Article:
Fraught with worry, a mostly warm day turns in on itself and licks our wounds. The evening sky is big, gracious, full of smoky dark shapes mingling with the blue. A wet night, but only in the air, only in the caresses of each baby breeze. I would light a cigarette, but the fumes will taint the smell of this grass and the dew clinging to it. I light it anyway, watch a slim smoke spiral its way above my head, exhale deeply to empty my tarnishing lungs. As I do, my torso seems to cave in and I feel a contradictory cleansing sensation, as if purifying my body with ritual smoke instead of a Lucky Strike, as close to immolation as I am comfortable with in this moment.
I wish for someone to share this with, this long minute of silent gratitude, but instead I watch the slow, cool bloom of night flowers and listen to the insect orchestra. The moment is a lone one anyway; the peace I’m finding right now could very well be someone’s profound boredom. The sky’s a mirror; it’s closer than I ever thought it could be; I trace words that mean nothing, everything, into its velvety face. Orion winks back.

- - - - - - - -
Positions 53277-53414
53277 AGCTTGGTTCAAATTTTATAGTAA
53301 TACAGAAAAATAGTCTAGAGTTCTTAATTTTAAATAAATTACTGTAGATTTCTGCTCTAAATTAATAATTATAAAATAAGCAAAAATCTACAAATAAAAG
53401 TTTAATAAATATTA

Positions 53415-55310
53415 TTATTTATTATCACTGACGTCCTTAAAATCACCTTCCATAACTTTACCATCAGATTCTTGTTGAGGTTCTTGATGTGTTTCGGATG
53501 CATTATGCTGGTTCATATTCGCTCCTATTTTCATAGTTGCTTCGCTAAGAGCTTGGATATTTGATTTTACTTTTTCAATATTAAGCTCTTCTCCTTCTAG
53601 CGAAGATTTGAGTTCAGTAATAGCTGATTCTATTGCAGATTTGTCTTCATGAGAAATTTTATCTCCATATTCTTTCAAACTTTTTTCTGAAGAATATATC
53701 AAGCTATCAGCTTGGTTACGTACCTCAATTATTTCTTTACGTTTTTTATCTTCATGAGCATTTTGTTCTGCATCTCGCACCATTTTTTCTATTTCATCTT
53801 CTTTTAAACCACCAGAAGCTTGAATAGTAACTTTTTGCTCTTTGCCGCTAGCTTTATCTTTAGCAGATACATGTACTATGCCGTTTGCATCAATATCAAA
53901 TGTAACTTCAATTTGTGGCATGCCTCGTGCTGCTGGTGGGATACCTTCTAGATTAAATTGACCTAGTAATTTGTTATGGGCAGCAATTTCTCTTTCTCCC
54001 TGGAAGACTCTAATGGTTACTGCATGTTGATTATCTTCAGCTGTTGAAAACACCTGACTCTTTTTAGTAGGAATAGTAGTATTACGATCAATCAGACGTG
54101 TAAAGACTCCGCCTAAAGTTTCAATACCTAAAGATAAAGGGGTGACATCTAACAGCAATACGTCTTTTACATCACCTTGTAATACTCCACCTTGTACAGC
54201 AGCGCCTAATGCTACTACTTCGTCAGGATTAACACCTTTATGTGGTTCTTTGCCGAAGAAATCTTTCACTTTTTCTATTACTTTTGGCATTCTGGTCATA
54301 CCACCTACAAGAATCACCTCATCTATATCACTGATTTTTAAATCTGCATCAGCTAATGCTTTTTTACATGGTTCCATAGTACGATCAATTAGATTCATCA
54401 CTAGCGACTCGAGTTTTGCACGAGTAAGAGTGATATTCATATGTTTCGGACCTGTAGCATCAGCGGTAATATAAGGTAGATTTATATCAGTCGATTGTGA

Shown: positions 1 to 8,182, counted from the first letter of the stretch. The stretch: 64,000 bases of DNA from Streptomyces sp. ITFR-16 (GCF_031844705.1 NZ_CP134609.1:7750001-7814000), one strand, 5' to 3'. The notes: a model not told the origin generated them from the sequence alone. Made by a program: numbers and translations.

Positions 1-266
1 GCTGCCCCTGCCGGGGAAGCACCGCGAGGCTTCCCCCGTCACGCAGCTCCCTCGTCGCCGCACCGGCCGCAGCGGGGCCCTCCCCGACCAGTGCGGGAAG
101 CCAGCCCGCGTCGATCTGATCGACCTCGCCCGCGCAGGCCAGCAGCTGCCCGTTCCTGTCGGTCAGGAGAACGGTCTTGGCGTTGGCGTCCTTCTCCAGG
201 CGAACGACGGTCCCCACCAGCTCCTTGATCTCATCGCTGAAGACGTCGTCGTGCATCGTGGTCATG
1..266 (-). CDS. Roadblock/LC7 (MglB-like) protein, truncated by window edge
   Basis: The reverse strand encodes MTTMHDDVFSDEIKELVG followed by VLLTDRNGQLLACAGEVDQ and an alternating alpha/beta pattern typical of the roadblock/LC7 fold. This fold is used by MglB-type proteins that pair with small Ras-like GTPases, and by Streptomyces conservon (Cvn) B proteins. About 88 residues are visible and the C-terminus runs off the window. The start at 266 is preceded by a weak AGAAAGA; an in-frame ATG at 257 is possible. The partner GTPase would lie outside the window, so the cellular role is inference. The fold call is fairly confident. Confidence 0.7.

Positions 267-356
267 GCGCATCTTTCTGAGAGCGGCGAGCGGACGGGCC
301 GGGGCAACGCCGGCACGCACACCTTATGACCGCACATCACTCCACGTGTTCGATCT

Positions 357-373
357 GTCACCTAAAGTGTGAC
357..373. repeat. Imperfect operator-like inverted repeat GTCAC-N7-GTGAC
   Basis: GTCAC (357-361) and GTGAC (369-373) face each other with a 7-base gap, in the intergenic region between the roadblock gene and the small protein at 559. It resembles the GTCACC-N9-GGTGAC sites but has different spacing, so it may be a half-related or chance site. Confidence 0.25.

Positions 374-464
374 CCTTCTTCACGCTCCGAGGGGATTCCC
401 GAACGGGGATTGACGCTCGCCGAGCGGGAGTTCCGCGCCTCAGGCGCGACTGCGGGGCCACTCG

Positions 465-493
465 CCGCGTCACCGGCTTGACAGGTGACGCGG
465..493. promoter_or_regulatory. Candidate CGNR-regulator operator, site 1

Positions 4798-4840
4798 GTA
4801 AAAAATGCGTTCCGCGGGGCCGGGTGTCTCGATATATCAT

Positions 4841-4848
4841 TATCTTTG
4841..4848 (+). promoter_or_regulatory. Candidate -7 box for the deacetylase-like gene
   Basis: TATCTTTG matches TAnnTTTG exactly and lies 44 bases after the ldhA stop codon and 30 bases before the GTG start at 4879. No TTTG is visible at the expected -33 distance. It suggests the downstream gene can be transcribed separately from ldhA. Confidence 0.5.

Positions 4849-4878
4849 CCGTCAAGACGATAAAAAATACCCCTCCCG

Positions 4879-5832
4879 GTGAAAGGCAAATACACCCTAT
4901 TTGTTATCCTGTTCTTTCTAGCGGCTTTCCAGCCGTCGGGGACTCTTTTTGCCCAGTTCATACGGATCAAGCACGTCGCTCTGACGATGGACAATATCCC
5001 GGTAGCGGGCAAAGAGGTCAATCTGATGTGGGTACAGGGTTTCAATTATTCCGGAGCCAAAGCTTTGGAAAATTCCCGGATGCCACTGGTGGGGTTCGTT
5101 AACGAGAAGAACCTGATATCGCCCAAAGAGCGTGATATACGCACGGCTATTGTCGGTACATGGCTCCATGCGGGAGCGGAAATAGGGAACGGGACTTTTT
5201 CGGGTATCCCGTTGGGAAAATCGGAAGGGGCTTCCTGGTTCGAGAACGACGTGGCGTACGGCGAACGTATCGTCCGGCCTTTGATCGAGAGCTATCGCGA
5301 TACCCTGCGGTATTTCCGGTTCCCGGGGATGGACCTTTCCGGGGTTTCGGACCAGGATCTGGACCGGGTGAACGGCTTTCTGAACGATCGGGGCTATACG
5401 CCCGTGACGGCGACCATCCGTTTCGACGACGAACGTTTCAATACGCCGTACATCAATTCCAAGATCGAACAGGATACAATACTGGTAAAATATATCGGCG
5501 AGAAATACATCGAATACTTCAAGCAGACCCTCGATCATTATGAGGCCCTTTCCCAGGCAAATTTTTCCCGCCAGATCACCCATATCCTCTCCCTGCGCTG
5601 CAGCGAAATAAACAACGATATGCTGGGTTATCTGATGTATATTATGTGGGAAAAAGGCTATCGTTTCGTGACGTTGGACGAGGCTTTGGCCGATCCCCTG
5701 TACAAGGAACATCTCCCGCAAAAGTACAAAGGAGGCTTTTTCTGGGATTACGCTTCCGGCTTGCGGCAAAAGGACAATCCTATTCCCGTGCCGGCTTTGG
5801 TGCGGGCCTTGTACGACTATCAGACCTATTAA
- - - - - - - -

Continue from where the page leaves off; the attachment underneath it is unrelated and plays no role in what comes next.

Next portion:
If I had a son, I would name him Orion: an ancient hunter’s name, proud, from a time when hunting was survival and not blood sport; a precise measure of a man. Lazy summers with Orion were enough for Artemis, and though he suffered a hero’s fate, I would keep my son as companion, show him how to stretch his limbs as far as he can – there he’ll reach me, in that dark space between fingers and air.
So I mused. My daughter is named after a flower, and a delicate one. But she’s stronger than that, I knew the second she fought her way free. She’s strong and pure, but the part of her that I can’t get over is the crystal-warm joy she feels. Her aura is yellow-gold, not Violet. There’s a magnet in my chest drawn to her tiny one. I don’t love her darkly like Neruda, it’s bright and clean, with no corners or shadows.

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